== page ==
MonthJanuary 2018

Reading of the Week: David Goldbloom on Research & Clinical Practice

 From a Contributing Editor, Colleague, and Friend of the Editor

This week’s selection is a brief paper with long implications. For all of us clinicians who turn to the peer-reviewed literature (either directly or through the filter of Reading of The Week) for guidance on how to help our patients, this paper is worth a read.

It is impossible to stay current on the treatment research results that emerge daily, and we look to those randomized controlled trials published in high-impact peer-reviewed journals for evidence of what works for people with the diagnoses that we find ourselves addressing in the office, the clinic, the ER or the inpatient unit. But who are those patients who sign consent forms to take part in these studies, and how much do they resemble the people sitting across from us?

Great clipboard but relevant to clinical work? 

– David Goldbloom, OC, MD, FRCP(C)
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Does Canada Need a Loneliness Strategy?

CBC National recently asked this question.

They note:

Britain recently appointed a cabinet minister to try and find a solution for an increasing number of people who say they’re lonely. About 200,000 seniors in the U.K. say they haven’t had a conversation with a friend or relative in more than a month.

I was interviewed in the story.

The full clip here:

Reading of the Week: More Demand, Less Physician Care? The New Chiu et al. Paper. Also, CAMH’s Really Big Donation

From the Editor

Canadians understand more about mental health and – with declining stigma – are more interested in services. So are they using more services and how have practice patterns changed with time?

In this week’s Reading, we consider a new paper from The Canadian Journal of Psychiatry. Chiu et al. try to answer these questions by looking at outpatient family doctor and psychiatrist visits from 2006 to 2014. They also look at ED visits and hospitalizations.

8b16181v-565x422Family docs and mental health: how much care do they deliver (and are all their patients this cute)?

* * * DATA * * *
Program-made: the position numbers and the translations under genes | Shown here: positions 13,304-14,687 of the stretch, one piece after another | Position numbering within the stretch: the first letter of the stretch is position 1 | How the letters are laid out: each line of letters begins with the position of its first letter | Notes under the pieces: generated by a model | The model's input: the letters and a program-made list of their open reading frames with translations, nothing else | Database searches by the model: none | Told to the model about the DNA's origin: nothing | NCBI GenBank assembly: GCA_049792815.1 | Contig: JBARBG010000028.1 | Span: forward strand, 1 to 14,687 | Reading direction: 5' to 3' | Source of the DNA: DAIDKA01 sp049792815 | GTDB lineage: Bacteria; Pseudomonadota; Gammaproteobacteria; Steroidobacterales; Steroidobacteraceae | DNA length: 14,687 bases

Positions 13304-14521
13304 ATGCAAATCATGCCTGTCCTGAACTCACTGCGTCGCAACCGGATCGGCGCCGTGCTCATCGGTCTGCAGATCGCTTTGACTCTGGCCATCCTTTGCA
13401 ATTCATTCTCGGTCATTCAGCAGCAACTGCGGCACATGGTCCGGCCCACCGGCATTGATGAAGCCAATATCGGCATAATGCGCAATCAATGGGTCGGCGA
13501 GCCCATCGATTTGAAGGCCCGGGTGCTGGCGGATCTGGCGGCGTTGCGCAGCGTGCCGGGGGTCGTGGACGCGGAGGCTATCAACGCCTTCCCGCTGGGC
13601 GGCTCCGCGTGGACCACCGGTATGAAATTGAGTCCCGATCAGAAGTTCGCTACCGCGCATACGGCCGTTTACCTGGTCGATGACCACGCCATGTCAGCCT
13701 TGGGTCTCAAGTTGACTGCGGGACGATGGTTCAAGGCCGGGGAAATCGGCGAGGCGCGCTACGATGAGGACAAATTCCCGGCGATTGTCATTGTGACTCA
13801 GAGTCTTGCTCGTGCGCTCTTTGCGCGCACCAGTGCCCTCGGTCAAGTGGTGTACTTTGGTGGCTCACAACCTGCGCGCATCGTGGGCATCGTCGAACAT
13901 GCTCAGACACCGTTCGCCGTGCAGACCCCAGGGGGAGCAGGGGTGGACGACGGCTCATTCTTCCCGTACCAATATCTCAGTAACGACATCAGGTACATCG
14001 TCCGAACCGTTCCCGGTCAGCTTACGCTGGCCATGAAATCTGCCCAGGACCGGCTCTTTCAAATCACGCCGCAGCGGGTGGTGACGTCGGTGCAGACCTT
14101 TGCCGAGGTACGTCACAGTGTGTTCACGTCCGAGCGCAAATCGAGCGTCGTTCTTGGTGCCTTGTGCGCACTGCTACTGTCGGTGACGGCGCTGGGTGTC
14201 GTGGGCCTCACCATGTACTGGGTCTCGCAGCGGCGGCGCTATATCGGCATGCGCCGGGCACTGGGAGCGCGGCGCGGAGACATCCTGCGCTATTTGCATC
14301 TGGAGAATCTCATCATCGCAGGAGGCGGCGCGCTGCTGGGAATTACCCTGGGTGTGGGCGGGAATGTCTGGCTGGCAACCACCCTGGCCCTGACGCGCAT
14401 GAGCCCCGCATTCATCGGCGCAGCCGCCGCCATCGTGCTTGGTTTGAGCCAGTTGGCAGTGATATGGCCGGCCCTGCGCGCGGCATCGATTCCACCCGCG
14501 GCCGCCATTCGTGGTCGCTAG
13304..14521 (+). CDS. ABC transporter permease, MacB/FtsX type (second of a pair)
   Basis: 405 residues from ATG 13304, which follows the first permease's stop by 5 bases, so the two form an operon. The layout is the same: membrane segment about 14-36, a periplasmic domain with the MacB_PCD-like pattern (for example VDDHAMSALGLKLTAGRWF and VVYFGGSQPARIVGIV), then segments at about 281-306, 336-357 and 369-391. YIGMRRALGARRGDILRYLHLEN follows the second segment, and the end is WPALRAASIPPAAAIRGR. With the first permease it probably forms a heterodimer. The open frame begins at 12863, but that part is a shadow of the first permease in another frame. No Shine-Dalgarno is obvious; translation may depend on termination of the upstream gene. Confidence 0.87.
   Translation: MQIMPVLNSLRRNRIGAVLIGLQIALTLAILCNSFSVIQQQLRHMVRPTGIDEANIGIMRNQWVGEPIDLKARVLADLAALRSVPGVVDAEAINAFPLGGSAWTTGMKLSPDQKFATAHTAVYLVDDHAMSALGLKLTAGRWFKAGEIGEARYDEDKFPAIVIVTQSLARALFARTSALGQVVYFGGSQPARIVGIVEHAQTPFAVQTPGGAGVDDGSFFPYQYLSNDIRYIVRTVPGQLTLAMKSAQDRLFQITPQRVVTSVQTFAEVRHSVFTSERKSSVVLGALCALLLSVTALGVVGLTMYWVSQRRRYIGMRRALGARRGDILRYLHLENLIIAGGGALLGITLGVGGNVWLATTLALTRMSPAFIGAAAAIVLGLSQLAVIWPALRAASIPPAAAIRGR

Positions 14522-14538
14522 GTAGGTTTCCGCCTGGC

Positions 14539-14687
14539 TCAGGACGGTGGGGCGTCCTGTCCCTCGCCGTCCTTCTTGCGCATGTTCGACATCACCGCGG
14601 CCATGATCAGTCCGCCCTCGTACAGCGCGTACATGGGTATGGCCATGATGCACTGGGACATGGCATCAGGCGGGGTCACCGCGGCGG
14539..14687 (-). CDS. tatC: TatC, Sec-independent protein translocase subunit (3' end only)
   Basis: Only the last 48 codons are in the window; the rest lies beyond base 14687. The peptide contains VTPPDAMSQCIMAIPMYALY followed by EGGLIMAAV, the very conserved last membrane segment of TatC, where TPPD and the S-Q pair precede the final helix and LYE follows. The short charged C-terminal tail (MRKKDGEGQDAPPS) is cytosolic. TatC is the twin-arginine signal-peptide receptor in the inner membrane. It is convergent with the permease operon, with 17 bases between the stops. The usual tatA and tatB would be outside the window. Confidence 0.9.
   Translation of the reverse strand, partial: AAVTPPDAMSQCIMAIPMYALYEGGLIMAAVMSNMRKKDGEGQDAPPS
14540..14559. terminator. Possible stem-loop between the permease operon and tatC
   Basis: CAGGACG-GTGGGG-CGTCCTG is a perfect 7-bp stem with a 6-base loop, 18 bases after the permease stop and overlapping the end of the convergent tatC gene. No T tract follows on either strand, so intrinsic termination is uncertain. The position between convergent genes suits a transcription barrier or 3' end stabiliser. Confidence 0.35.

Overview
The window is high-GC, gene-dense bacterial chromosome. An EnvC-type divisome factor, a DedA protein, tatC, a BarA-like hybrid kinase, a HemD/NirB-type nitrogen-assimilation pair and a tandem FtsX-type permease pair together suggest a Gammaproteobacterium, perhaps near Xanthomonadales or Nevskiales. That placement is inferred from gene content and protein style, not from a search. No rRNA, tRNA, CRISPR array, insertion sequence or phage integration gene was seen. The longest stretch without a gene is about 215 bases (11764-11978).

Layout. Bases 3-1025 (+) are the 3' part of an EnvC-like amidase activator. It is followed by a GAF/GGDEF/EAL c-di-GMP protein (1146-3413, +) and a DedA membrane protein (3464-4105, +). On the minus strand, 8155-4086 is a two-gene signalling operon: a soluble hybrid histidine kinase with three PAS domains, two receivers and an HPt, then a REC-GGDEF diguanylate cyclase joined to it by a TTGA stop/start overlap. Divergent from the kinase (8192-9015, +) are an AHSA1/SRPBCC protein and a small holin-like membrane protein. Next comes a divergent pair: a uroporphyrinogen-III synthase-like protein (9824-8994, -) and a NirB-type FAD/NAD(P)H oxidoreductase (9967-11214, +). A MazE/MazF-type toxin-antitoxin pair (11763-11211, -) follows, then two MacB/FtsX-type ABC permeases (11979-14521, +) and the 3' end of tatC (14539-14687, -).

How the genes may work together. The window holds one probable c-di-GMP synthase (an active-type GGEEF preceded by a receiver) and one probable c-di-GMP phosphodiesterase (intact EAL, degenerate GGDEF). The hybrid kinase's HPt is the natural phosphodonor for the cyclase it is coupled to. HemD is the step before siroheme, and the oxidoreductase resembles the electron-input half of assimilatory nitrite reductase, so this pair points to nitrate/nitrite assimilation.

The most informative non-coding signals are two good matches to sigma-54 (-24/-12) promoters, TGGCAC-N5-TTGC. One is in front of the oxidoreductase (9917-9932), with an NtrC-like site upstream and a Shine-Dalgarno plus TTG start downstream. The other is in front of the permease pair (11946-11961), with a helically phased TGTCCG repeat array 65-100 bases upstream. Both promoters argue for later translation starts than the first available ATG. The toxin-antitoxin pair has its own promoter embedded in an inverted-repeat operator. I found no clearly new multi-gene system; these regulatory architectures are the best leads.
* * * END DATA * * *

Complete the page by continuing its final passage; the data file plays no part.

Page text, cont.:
They find that ED visits were up for mental health, as were hospitalizations, but physicians visits went down (all in terms of rates). They write: “The increasing acute care service use coupled with the reduction in outpatient visits suggest, overall, an increase in demand for mental health care that is not being met in ambulatory care settings.”

Also in this week’s Reading, we consider some good news: CAMH received a $100 million gift from an anonymous donor. Good news – but is it all good news for mental health charities?


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Reading of the Week: Mental Health’s Funding Problem – the New Wang Paper; Also, the Life of Jimmie Holland

From the Editor

As we start 2018, additional funding for mental health care is widely discussed.

But what are current funding levels? How have they changed over the past decade? Which provinces are funding more and which are funding less? A new paper just published by The Canadian Journal of Psychiatry attempts to answer these questions. While the paper looks at different aspects of funding, it reaches a surprising conclusion: between 2003 and 2013, “the percentage of mental health costs with respect to total provincial public health care expenditures decreased overall…”

In this Reading, we review that paper and consider the broader implications.

In the second selection, we consider the life and contributions of Dr. Jimmie Holland, who recently passed. Dr. Holland has been called the “mother” of psycho-oncology.


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